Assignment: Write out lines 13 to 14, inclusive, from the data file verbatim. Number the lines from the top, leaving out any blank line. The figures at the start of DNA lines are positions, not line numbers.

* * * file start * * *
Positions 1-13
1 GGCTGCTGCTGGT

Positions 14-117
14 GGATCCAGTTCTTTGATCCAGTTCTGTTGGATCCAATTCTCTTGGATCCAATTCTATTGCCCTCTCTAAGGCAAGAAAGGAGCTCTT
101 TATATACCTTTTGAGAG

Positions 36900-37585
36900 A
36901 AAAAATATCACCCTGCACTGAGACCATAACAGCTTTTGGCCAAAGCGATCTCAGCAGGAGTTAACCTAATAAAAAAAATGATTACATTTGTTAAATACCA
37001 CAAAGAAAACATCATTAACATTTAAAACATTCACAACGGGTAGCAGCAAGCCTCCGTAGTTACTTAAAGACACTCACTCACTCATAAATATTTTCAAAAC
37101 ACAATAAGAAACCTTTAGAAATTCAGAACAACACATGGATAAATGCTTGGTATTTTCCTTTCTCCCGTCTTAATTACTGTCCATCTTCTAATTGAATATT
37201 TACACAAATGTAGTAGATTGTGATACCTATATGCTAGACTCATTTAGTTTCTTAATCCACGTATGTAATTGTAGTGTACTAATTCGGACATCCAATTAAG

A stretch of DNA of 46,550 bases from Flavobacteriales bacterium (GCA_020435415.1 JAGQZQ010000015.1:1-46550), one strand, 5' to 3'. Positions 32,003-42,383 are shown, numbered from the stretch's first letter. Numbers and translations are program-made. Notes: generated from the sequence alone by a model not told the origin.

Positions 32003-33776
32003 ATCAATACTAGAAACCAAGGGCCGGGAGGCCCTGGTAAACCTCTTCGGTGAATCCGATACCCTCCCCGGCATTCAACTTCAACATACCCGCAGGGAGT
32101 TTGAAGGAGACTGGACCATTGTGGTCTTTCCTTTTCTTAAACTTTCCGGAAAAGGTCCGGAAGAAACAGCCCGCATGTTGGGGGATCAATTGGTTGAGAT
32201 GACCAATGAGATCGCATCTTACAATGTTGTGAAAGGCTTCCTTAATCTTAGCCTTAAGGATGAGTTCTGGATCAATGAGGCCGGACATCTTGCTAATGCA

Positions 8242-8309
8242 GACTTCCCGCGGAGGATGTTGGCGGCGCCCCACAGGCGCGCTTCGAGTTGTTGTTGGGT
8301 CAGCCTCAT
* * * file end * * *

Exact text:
Positions 32003-33776
32003 ATCAATACTAGAAACCAAGGGCCGGGAGGCCCTGGTAAACCTCTTCGGTGAATCCGATACCCTCCCCGGCATTCAACTTCAACATACCCGCAGGGAGT